Month: January 2014
Considering moving your business to a new commercial facility? Well, if you had your sights on the Mississauga, Waterloo or Ottawa regions, one of Blackberry’s commercial properties might just be right for your business.
Last week, Blackberry announced that it is planning to sell off their 19 Canadian commercial properties totalling over 3-million square feet of commercial space. What does that mean for other Canadian businesses?
Well it may change competition in the marketplace as businesses, both domestic and foreign, will now have the opportunity to increase their presence in the Canadian market place.
Companies that , at one time or other, wanted to move into the Waterloo, Mississauga or Ottawa commercial properties that Blackberry originally purchased will now have their chance to claim those properties for their own corporate expansions.
But who is going to jump at the chance? Will other educational institutions follow the example of the University of Waterloo, which bought four of the 19 commercial properties to expand their campus? Will property management companies purchase the buildings and lease the space out to small or medium-sized companies. Will other Canadian companies band together to purchase these commercial properties? Will foreign investors jump at the chance to own some of the property holdings?
Regardless of the mix of potential buyers, one thing is certain – Blackberry remains committed to maintaining its Canadian presence.
Though Blackberry is selling off their commercial properties, the company plans to lease back some of the space needed for their corporate operations. They are already leasing back space in two of the buildings that the University of Waterloo has purchased.
CBRE is handling the sale and leasing of the properties. Transactions are expected to happen between now and the spring 2014.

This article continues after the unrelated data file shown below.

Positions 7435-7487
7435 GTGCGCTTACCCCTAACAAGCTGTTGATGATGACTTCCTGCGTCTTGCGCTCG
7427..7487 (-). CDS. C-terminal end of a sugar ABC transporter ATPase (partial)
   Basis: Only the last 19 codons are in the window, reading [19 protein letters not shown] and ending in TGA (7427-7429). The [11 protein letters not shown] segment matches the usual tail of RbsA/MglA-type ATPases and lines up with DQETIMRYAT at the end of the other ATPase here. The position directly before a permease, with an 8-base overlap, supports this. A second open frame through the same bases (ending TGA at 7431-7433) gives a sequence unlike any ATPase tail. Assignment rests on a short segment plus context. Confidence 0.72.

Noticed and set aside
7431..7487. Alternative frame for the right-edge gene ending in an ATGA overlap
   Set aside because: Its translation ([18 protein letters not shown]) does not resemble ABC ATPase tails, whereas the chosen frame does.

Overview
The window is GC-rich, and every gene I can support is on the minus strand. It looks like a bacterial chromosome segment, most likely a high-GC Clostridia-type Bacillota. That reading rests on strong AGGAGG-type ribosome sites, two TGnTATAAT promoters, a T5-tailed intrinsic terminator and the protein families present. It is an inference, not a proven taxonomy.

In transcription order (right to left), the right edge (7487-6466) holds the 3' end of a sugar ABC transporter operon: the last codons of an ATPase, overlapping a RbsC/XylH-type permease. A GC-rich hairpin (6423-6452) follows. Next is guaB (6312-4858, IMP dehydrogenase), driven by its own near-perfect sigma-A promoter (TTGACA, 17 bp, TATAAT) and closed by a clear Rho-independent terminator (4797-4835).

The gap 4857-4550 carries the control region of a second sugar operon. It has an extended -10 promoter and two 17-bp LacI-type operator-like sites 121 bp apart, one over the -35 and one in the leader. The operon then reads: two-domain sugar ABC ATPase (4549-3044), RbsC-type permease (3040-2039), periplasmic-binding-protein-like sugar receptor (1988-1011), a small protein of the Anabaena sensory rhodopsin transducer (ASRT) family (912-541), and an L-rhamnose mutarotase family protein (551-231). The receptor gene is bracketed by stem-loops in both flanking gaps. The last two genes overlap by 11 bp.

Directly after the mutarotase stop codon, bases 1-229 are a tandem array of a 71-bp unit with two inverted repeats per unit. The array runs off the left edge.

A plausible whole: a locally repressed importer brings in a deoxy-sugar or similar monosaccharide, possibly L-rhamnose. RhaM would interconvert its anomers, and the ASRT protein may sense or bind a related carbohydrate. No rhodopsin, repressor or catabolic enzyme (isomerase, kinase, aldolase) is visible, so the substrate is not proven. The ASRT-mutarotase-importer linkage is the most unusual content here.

So, with all this in mind, I ask: Looking for a new location to expand your business?
Financial expertise may not be the scope of our business, but with the hit of severe ice storms, like the one that hit Toronto and its surrounding areas in December 2013, and heavy rains that caused flooding just five months earlier in the same city, we have seen businesses take a hit to their profits as a result of extended periods of lost power, damages to their commercial properties, and damages to their equipment and building’s infrastructure. While profits are being spent on mending the damages, extreme weather conditions may be lurking around the corner just waiting to create more problems.
So what can businesses do to protect their property and thus protect their profits in the event of impending disasters? Here is a tip or two to consider:
Tip #1 – Get access to a backup generator. Whether your organization chooses to purchase a generator or purchase space from the landlord’s existing generator, having access to a backup generator allows your company to remain in operation if the main electrical system fails.
Tip #2 – Ensure all computer files are backed-up daily on a tested online or offline back-up system. Some companies may already have a backup system, but amazingly enough, not all of those backup systems are tested and many fail in the event of an emergency or disaster. Whether you choose an online or offline back-up system, take a moment to confirm your files have been backed up and are easily retrievable. If your server goes down, a tried and true back-up system, such as a tape drive or using data striping on multiple hard drives, will help your company quickly retrieve files and resume regular business activities once the server is back online, thus saving time and money.
Tip #3 – Make sure your servers are placed in a rack that is bolted to the wall and elevated a minimum of seven and a half centimetres off the floor. This would protect your server from damages in the event of a flood.
Tip #4 – Install sensors in ceilings and floors that will send off an alarm if excess moisture is building up on your pipes. Also office appliances such as coffeemakers should contain sensors that will trigger the “off” mechanism if an overflow begins. All this would prevent moisture damage to floors, ceilings and walls.
Tip #5 – Make sure you and your staff are aware of emergency exits and procedures. Plan your exit strategies and have fire drills so everyone becomes familiar with the actions they should take during any emergency. Your most valuable assets are your staff. Take care of them and they will take care of your business.
Tip #6 – Make sure all emergency equipment is regularly checked and up to date. This includes alarms, detectors, fire extinguishers, and first aid kits. Having these up to par will go further in protecting all your profit- generating assets.
Following any or all of these tips will certainly limit the negative effects any disaster could otherwise have on your business.